The big-breakfast group ate 1200 kcal/day, while the small-breakfast group only ate 1000 kcal/day. Guess what, crash diets don't work, and those who weren't eating enough calories gained all their weight back when they got a chance to eat more calories! Also, the small-breakfast group (who were purportedly on the low-carb diet) was limited on the quantity of protein they were allowed to eat at breakfast. Um...what? So they were forced to eat higher quantities of carbs at breakfast? How does that make any sense at all, as a valid test of low-carb? Basically the researchers designed the study to produce a desired outcome.

For more commentary, check out Livin' La Vida Low-Carb on the subject: http://livinlavidalocarb.blogspot.co...kfast-for.html

Poor science just really makes me angry, especially when it then gets shoved through all the news media channels like it should be our new gospel.
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Old 06-19-2008, 01:11 PM   #4  
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Kim, you've done phenomenally well with low carb and you have a lot to be proud of. You've worked hard at something that works for you. You are also an exception, though, because most people don't do as well with low carb as you have. There have been several studies with the same findings as above. Can low carb work for weight loss and maintenance? Of course, but most people find success with other diets. I don't think the study results should be shot down. The author should have reworded it his statement. He said After a short period of weight loss, there is a quick return to obesity. What he should have said was that if those who lost on low carb regain, they regain quicker than those who lost on other methods, as documented in various other published studies. He made it sound like everyone who loses on low carb regains. As with any other weight loss method, every person has the potential to regain but it's not inevitable

I'm interested in learning more about the size of breakfasts in regards to weight loss success. We already know that those who eat breakfast regularly are more successful in losing and keeping it off. This is the first time that I've heard that size really does matter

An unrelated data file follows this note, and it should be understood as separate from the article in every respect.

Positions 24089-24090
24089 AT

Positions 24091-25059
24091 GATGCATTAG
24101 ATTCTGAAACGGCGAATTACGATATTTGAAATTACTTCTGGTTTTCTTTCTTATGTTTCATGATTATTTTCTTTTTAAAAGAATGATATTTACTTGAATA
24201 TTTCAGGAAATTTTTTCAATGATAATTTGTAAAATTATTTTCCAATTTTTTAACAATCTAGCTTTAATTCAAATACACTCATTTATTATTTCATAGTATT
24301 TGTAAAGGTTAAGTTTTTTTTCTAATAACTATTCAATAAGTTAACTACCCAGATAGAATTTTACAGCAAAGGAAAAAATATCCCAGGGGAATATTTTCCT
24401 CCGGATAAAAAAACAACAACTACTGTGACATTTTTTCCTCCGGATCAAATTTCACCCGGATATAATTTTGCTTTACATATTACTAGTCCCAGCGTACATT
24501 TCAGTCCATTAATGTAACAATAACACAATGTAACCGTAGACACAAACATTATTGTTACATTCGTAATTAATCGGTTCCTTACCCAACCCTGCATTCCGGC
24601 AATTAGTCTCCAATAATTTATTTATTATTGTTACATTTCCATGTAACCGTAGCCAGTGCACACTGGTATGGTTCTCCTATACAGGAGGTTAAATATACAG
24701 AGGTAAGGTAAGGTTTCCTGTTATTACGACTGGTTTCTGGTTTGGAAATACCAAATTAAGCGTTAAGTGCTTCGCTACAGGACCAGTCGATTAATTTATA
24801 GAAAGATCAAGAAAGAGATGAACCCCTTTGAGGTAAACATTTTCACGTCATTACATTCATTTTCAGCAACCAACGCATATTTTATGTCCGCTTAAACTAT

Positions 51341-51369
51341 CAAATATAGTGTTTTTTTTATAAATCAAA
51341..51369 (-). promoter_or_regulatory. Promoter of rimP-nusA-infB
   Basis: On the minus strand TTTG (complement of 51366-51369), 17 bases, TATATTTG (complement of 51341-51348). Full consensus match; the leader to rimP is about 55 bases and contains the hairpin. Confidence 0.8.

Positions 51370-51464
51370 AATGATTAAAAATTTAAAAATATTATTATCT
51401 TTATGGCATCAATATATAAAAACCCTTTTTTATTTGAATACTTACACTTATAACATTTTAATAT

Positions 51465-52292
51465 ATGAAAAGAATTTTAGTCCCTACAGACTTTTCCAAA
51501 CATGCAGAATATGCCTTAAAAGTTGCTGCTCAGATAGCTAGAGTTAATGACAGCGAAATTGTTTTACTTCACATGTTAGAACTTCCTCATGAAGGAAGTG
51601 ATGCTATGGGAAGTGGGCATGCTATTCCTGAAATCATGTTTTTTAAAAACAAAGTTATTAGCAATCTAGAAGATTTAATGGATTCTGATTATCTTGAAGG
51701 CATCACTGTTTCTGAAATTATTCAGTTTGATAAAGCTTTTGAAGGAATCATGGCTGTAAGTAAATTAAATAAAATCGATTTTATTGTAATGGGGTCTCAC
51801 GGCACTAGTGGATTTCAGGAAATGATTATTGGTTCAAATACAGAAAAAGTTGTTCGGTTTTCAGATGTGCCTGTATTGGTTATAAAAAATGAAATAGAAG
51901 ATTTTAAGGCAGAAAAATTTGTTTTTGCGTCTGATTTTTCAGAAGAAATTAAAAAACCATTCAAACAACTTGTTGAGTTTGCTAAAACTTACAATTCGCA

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Old 06-19-2008, 01:14 PM   #5  
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I don't think the study results should be shot down.
Study results should always be shot down if they are based on poor science. And this study is.
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Old 06-19-2008, 01:20 PM   #6  
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all this stuff just has my head spinning half the time, low carb? high carb? low fat? high protien? linking? blood type? grrrrr really frustrating.. all I know with a certainty is that if i take the fast food and just obvious crap out of my diet I'll be healthier but as far as losing weight i have no idea anymore...
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Old 06-19-2008, 01:21 PM   #7  
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It would have been a better study had both groups been getting the same amount of calories and protein. The low-carb group was shorted in both calories and protein---not so great for long term weight control.
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Old 06-19-2008, 01:25 PM   #8  
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Whoa! Let's not turn this in to a low carb high carb debate. This isn't a post in the low carb forum trying to tell anybody they are wrong. Low vs high has been a dilemma for many a PCOSer for years. This just helps us shed light on the subject. We've read a lot of studies one direction and another. It all comes down to a personal choice based on seeing all sides of the story.

Edited to add: I know low carbers feel that it isn't showing the low carb side of the story, but for PCOSers that is mostly the only side we get to see as a choice. So this is interesting to us.